Turning to the second option, EU ‘integration’, this promptly answers the aforementioned question: “Why would we integrate with a country who opted to leave the EU when we voted to stay in?”. Under the EU ‘integration’ option, we would use our Remain vote in order to campaign to be a European city-state, backed by EU forces. One must clarify that being a city-state does not mean that the territory in question is not a nation. The word is misleading but a European city-state in this context means an independent nation that has constitutional association with the EU. City-states are named as so simply because they are nations that have a comparably smaller population than a regular ‘nation-state’. This would be a radical move but definitely worth researching. Malta and Luxembourg currently have this kind of status as full members of the European Union, but other city-states that are not as large as Malta have achieved special relations with the EU. For example, San Marino, Monaco and Liechtenstein among others. This would unquestionably subject to negotiations with the relevant European political and diplomatic groups, but in principle this model would allow us to reap the benefits that we have enjoyed as a member of the EU and we would not suffer directly and substantially at the hands of a Brexit vote. We have the tools to make such an argument to split from the UK in favour of this modern European status. Not only would we have the referendum results to point to, but we have our right to self-determination which is backed by the European Union and relevant supra-national bodies that are superior and wholly more legitimate than Spain’s claim. Any Spanish claim of sovereignty over Gibraltar would be automatically rejected by the EU by virtue of us being a sovereign European city-state. We also satisfy the established litmus test in political academic circles for a claim to ‘secede’ from the UK and opt for the sovereign city-state model. These were put forward by Miller and Gibraltar lives up to the five conditions of nationhood: A sense of community, aspirations for political autonomy, shared history, attachment to the territory and a distinct public culture. In theory, this seems like an avenue that Gibraltar could aspire to, if not in the event of a Brexit, maybe in future generations.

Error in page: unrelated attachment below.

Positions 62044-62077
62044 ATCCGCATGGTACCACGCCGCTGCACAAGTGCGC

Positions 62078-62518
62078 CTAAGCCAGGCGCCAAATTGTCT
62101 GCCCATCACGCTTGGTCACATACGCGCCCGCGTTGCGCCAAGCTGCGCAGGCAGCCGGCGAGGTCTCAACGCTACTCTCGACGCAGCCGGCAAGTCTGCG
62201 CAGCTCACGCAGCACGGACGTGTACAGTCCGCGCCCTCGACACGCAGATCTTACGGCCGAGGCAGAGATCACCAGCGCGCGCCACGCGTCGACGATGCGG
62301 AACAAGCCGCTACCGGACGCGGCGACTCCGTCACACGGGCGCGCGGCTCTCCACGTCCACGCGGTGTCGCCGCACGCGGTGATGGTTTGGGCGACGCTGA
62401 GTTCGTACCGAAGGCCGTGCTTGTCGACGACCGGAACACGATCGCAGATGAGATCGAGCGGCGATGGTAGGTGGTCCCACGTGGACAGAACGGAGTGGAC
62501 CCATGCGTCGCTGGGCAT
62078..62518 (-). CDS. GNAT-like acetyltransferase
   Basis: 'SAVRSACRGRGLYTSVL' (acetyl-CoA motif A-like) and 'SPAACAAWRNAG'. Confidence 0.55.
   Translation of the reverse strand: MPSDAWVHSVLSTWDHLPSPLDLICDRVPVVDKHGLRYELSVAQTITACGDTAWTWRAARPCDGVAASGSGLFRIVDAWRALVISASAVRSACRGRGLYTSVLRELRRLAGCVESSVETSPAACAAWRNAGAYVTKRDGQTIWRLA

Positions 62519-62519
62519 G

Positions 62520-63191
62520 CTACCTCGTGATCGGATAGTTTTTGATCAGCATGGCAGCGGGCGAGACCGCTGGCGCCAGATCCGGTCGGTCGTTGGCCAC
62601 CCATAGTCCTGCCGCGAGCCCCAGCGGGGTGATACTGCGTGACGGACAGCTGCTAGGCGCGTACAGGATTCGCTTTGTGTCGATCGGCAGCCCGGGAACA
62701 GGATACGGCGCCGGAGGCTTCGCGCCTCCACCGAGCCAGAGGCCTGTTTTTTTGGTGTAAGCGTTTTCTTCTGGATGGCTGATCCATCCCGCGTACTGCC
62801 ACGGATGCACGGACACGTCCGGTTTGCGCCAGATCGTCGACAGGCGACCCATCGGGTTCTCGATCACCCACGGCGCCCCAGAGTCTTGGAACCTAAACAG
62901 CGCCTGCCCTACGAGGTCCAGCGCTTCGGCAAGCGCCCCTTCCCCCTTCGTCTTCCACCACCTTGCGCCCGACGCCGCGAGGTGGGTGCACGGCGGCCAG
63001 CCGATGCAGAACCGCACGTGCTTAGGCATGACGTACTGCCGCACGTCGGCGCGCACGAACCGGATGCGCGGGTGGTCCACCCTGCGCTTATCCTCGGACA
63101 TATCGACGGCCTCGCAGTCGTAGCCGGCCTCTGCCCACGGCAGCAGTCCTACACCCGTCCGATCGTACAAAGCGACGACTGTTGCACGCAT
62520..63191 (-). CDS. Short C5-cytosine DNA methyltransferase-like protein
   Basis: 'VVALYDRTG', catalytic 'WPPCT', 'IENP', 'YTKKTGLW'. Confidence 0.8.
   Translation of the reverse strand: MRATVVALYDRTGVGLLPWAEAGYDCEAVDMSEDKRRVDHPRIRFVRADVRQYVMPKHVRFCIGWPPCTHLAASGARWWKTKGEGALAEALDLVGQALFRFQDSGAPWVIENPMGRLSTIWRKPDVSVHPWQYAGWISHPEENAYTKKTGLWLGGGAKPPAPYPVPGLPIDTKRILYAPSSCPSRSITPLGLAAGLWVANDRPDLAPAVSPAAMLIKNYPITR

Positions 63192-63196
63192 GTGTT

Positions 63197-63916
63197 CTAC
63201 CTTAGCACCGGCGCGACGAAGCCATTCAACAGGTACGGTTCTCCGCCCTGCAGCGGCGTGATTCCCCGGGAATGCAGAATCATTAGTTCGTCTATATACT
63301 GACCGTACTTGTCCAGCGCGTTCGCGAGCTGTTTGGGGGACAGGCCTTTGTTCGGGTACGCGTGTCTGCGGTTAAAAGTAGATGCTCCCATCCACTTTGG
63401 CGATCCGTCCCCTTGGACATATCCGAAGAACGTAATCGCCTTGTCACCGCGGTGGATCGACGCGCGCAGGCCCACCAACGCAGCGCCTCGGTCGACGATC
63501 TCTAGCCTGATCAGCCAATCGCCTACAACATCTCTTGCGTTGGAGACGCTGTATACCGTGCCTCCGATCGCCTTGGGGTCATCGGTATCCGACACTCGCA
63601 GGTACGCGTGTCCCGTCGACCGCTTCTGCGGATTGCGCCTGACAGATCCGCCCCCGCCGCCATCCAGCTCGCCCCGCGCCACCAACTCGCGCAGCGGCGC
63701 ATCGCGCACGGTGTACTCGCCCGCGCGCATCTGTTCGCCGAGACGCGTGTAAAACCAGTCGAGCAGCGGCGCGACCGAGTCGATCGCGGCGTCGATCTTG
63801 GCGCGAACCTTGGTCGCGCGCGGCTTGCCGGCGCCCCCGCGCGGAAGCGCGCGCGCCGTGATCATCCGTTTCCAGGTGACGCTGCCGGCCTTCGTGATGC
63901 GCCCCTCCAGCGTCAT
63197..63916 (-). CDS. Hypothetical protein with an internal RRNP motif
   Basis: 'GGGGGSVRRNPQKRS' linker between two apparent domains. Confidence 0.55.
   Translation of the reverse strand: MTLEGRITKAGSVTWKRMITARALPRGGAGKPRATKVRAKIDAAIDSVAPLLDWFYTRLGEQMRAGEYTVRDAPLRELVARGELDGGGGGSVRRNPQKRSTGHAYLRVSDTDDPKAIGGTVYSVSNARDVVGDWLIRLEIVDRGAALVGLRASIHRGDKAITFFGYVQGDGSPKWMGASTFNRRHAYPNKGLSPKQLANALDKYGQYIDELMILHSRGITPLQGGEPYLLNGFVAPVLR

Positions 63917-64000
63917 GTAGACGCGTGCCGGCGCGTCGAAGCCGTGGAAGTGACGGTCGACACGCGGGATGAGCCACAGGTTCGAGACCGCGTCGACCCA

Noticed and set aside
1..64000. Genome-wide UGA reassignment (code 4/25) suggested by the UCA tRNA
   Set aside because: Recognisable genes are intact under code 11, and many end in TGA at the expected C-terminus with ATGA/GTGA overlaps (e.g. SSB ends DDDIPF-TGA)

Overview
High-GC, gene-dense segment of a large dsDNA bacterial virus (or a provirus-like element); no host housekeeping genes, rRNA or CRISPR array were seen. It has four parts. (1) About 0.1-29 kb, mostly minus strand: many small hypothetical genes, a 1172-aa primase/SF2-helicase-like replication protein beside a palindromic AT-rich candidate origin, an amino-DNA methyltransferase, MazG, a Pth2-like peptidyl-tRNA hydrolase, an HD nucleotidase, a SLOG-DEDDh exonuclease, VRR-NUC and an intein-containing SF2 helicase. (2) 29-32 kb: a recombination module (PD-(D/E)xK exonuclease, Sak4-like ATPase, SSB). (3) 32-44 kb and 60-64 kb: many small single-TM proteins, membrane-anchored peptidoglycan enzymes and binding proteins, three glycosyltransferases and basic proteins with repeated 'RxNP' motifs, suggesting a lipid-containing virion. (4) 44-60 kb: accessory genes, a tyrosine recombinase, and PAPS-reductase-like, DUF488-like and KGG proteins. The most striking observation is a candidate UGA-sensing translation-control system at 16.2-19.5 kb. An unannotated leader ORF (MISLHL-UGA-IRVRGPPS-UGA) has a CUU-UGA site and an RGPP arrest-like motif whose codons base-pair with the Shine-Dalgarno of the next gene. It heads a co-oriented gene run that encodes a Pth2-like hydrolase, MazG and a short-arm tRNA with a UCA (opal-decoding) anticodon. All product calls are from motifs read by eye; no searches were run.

Equally, this option can be criticised. Questions can be asked about whether we can trust a European Union which is a democratic institution that arguably does not go far enough in its use of democracy. Should we integrate into a political institution that has, in an almost authoritarian sense, been an advocate of austerity? If we accept that premise, we ought to ask ourselves whether the European Union can democratise at all – to which I agree with Yanis Varoufakis when he replies in the affirmative, but only if there is a European wide movement to meet those ends. Many will also be rightly sceptical in the practical upshot when it comes to relations with Spain and the United Kingdom. Will the move to becoming a European city-state really drop Spain’s claim on Gibraltar? How will we maintain relations with the UK?